14. eILEEN tHERESE says:

    To California Teacher:

    Go to St. Peter Chanel Church in Hawaiian Gardens. The priests there do not mince words but faithfully follow the Magestarium.

  15. Kenneth M. Fisher says:

    Paul Joseph,

    Many of us know too well of Bishop Blaire’s political bent, so we don’t even need to read his document!

    God bless, yours in Their Hearts,
    Kenneth M. Fisher

    • Paul Joseph says:

      Thank you, Mr. Fisher. Although I strongly suspect that you are correct, it is still best to know one’s enemy. Reading the actual statement might help us know a likely enemy even better, which can only be to the good.

  16. “…the nation’s largest denomination.” — original article

    The Catholic Church is not a denomination. The protestant church has thousands upon thousands of denominations. This Church has none. She has various rites, but she is not a denomination among denominations. To say she is is an attempt to blur lines historically and put her on a par with all those who abandoned her.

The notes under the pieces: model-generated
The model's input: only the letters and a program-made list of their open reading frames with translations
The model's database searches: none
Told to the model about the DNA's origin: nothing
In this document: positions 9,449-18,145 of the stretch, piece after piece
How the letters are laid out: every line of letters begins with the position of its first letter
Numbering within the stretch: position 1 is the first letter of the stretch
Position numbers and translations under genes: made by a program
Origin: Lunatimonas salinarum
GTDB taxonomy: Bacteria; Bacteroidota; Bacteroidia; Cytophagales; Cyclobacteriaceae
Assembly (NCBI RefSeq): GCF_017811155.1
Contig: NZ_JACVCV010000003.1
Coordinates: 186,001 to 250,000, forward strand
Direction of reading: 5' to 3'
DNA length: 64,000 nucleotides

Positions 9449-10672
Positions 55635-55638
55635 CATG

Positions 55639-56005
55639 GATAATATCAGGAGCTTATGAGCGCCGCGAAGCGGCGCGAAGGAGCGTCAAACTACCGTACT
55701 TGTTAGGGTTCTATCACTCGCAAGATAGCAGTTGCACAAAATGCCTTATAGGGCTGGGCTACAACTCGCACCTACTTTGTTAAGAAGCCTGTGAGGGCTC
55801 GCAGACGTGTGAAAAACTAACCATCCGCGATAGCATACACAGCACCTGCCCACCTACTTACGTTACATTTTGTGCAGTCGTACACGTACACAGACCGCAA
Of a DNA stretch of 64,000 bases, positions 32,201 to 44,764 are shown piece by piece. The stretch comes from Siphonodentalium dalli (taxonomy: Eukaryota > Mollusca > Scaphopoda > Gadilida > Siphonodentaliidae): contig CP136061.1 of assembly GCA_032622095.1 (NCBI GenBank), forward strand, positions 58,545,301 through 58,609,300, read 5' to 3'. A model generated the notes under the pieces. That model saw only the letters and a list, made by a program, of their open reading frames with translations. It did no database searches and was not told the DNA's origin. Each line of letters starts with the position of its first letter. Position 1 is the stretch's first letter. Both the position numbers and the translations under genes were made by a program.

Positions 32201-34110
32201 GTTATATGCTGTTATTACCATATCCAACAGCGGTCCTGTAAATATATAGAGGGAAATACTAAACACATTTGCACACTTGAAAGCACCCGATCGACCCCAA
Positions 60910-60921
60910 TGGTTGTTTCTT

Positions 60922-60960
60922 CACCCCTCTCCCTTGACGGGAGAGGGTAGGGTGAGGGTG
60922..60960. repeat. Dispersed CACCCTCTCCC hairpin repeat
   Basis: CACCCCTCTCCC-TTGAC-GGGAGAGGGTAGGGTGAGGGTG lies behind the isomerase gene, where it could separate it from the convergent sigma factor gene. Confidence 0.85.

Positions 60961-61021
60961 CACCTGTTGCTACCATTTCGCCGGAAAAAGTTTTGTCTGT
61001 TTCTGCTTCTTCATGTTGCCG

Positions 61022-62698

17. And when did Bp. Blaire ever criticise OBAMA, for higher gas and food prices which have gone up significantly since Obama took office ???

    Bp. Blaire just wants the US Government to print more and more money, to give what it does not have due to lousy management. Blaire never talks about the lousy management of government which is the root of poverty.
    ($16.4 TRILLION dollars in Debt.)